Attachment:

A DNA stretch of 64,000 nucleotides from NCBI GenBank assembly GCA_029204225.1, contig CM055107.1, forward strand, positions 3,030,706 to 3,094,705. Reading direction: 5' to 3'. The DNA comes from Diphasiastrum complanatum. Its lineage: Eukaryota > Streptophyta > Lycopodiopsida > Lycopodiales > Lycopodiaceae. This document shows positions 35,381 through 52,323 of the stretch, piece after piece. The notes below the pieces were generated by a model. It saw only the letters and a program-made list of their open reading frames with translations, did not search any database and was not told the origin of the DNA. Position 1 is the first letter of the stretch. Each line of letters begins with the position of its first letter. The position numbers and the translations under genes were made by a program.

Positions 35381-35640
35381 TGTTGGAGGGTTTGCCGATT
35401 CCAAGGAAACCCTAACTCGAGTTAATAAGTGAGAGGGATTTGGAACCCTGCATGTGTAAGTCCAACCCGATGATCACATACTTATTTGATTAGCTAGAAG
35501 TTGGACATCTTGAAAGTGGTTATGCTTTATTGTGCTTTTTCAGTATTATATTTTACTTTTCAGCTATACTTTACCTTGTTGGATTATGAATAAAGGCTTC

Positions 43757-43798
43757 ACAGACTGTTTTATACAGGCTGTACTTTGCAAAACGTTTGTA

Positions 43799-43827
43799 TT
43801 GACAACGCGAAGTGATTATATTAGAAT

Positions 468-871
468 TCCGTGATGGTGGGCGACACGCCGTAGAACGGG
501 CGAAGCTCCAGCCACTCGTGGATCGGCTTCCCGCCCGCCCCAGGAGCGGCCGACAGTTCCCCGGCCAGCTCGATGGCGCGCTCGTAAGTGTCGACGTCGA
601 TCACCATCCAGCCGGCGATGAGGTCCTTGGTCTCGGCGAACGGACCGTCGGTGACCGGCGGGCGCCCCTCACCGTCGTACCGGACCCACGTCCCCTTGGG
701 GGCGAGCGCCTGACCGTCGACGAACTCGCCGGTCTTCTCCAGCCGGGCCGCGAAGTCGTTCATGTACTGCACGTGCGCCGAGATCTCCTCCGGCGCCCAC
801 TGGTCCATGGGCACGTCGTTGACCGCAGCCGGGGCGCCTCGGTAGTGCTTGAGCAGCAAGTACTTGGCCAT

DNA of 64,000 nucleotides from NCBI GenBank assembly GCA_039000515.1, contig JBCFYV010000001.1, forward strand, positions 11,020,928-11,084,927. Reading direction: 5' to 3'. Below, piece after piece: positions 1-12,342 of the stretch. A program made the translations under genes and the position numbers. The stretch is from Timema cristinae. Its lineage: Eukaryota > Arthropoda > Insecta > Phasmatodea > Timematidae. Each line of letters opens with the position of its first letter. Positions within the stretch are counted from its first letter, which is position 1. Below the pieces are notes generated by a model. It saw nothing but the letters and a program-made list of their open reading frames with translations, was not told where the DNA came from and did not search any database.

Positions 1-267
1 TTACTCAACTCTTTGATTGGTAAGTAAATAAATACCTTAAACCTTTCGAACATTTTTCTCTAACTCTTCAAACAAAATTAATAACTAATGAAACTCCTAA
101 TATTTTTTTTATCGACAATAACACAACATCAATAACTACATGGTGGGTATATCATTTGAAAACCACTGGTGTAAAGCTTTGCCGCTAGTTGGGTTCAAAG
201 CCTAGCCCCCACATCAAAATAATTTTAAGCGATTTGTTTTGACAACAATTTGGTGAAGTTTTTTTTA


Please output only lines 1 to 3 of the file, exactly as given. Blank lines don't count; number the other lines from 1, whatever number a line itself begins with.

A DNA stretch of 64,000 nucleotides from NCBI GenBank assembly GCA_029204225.1, contig CM055107.1, forward strand, positions 3,030,706 to 3,094,705. Reading direction: 5' to 3'. The DNA comes from Diphasiastrum complanatum. Its lineage: Eukaryota > Streptophyta > Lycopodiopsida > Lycopodiales > Lycopodiaceae. This document shows positions 35,381 through 52,323 of the stretch, piece after piece. The notes below the pieces were generated by a model. It saw only the letters and a program-made list of their open reading frames with translations, did not search any database and was not told the origin of the DNA. Position 1 is the first letter of the stretch. Each line of letters begins with the position of its first letter. The position numbers and the translations under genes were made by a program.

Positions 35381-35640
35381 TGTTGGAGGGTTTGCCGATT